1. A lot of stores that have stairs like these will have a different route that's a ramp that will get you to the same place, just not quite as direct of a path, at least in the US.

  2. After the aDA was passed in the 90's its legally required. Technically it I on all buildings but it hasn't been on some older buildings who have an exception or haven't got caught yet. There are occasional exceptions to new buildings too

  3. I love any time places have like 4 stairs and then an entire separate lift to get people up those stairs. How hard is it just to build a ramp?

  4. There’s a ramp and then there’s a ramp that complies with disability laws, which means it has to be a certain gradient and length so users of different wheelchair types can use it safely. So some places just don’t bother and get the lift

  5. This appears to be John Lewis in the UK and yes there are always alternative entrances / paths to get to the lift. In fact it is usually signposted.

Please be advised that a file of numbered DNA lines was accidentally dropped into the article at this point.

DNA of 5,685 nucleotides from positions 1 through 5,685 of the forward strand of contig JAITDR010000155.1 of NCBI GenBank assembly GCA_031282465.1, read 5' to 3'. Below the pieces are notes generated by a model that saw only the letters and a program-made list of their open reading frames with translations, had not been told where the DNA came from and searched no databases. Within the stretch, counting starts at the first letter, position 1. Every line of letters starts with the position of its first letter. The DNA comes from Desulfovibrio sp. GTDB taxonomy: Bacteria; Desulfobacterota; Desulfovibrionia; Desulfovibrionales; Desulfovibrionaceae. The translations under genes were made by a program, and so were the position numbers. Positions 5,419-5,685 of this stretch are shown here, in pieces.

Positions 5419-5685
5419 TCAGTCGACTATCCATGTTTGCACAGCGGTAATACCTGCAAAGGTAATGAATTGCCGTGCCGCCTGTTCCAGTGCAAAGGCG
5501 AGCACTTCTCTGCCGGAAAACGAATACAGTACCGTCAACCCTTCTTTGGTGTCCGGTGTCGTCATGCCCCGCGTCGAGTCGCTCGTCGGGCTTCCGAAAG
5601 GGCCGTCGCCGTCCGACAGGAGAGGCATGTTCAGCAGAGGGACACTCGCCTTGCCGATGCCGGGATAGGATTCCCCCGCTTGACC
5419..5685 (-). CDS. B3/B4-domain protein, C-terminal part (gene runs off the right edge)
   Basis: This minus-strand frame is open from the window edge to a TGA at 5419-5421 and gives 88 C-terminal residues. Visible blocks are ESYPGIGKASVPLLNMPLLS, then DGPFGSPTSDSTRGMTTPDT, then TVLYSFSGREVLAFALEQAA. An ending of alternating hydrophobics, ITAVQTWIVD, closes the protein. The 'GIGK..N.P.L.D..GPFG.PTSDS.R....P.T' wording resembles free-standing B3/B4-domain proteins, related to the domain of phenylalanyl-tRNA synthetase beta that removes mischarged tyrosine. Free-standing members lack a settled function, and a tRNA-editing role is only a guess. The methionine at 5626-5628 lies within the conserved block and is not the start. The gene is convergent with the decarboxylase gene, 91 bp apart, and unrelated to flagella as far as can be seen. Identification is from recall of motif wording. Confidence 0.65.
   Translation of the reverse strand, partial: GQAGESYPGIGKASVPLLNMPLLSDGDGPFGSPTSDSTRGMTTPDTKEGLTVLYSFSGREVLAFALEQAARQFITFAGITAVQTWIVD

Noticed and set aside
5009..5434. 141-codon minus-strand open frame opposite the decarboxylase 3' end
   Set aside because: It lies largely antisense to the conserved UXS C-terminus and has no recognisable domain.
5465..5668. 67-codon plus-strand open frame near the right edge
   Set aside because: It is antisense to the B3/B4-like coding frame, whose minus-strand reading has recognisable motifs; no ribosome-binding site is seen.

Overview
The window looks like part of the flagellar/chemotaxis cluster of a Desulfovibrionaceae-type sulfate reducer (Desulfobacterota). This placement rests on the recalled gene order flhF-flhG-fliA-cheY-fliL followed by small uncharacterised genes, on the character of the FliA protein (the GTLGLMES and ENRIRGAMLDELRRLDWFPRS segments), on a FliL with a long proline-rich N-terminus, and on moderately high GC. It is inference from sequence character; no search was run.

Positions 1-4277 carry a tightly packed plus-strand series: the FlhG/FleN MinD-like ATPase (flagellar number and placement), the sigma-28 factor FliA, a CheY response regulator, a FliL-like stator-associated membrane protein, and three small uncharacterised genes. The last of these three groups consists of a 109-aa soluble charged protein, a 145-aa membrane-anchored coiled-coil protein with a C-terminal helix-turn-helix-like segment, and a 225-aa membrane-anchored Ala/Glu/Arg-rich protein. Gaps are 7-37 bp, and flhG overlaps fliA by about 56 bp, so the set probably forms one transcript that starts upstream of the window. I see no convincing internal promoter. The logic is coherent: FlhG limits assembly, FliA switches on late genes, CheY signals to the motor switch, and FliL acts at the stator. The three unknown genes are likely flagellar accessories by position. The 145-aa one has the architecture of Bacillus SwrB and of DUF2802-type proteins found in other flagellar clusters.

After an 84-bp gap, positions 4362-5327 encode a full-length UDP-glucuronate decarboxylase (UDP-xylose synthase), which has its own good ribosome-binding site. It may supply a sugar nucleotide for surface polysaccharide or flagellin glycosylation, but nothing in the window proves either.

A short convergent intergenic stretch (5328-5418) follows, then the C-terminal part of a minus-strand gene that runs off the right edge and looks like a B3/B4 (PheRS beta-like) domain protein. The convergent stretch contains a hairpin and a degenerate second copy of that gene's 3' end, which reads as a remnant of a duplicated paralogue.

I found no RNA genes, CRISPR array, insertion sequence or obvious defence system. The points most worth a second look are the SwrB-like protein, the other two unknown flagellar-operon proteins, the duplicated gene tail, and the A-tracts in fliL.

6. My vote’s on House of Fraser, the one in Guildford has identical stairs leading to the Tommy Hilfiger section

  7. This reminds me of riding the London Underground. It’s on multiple levels and built over 130 years. The surface levels are all stairs. The deep levels may have elevators, but you may then have to walk up or down a couple flights of stairs afterwards. Only the modern stations were designed for access. We are talking 50-60 years. You also have the problem of actually getting on board in a curved station. Each end might be 6-8 inches from the car.

  8. Yes, because lifts aren't for accessibility but for laziness and we'll be dammed before we promote that!

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